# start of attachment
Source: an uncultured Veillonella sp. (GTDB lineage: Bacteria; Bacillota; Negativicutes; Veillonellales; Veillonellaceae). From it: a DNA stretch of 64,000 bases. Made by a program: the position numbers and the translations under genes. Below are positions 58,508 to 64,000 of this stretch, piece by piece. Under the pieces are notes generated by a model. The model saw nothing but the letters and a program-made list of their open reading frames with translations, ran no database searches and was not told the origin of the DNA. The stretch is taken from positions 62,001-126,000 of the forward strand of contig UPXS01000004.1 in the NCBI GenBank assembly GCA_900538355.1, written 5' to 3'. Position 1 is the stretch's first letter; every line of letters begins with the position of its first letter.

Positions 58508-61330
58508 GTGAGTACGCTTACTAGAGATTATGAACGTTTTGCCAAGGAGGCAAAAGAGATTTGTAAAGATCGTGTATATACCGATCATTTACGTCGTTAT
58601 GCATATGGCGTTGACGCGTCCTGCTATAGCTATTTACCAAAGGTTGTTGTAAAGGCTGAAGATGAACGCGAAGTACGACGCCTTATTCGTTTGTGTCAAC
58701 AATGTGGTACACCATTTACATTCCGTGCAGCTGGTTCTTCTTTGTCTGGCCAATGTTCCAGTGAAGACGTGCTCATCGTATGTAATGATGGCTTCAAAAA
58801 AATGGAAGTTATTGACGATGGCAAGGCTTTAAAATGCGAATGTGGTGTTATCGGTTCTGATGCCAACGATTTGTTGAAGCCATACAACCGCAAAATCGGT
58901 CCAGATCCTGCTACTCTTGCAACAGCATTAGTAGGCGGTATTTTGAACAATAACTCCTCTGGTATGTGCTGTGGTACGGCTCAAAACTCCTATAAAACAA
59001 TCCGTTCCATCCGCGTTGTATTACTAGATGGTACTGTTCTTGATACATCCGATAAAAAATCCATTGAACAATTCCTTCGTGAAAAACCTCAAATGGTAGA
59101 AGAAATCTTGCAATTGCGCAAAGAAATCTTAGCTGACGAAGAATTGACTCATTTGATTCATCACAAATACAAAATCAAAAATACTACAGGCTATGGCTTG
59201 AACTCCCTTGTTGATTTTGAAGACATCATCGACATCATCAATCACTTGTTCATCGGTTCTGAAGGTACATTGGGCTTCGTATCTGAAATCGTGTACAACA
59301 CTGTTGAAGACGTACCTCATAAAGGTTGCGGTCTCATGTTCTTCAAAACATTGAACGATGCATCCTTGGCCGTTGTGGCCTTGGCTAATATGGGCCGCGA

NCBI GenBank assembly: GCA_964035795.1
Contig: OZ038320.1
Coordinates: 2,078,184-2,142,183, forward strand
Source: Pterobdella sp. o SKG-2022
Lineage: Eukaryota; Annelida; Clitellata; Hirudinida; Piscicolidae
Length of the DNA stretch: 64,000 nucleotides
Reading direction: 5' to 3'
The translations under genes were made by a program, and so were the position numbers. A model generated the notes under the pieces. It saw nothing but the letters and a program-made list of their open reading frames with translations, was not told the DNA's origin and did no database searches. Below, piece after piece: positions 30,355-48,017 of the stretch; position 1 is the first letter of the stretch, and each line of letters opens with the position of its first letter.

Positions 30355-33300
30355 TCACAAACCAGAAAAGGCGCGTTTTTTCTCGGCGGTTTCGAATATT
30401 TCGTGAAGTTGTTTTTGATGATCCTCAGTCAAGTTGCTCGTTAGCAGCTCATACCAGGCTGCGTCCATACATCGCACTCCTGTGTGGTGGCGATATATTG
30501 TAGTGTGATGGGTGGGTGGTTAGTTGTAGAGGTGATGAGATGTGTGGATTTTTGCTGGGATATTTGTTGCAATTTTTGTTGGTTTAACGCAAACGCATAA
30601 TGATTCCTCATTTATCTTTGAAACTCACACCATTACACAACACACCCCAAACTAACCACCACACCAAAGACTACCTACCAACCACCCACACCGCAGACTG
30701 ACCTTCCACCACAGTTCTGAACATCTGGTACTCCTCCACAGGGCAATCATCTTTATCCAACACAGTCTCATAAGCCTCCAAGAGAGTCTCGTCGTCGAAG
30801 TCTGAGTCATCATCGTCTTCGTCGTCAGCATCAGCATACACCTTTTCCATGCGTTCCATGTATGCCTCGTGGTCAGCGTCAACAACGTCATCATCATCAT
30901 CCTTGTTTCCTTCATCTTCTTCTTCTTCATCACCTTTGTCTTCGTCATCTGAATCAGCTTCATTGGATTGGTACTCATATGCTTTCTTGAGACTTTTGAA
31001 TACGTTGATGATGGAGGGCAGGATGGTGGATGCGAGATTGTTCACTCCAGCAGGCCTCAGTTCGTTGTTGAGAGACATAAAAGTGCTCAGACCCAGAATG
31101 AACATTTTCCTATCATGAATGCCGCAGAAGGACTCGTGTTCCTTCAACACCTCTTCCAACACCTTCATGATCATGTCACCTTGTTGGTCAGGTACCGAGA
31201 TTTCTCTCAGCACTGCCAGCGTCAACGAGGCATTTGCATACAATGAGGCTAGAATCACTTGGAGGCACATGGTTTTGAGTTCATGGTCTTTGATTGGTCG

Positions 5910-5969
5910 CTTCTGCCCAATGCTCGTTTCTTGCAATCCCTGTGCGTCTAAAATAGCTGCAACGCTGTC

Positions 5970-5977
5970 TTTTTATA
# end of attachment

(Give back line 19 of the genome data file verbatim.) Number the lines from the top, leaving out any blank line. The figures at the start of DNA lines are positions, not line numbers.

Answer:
The translations under genes were made by a program, and so were the position numbers. A model generated the notes under the pieces. It saw nothing but the letters and a program-made list of their open reading frames with translations, was not told the DNA's origin and did no database searches. Below, piece after piece: positions 30,355-48,017 of the stretch; position 1 is the first letter of the stretch, and each line of letters opens with the position of its first letter.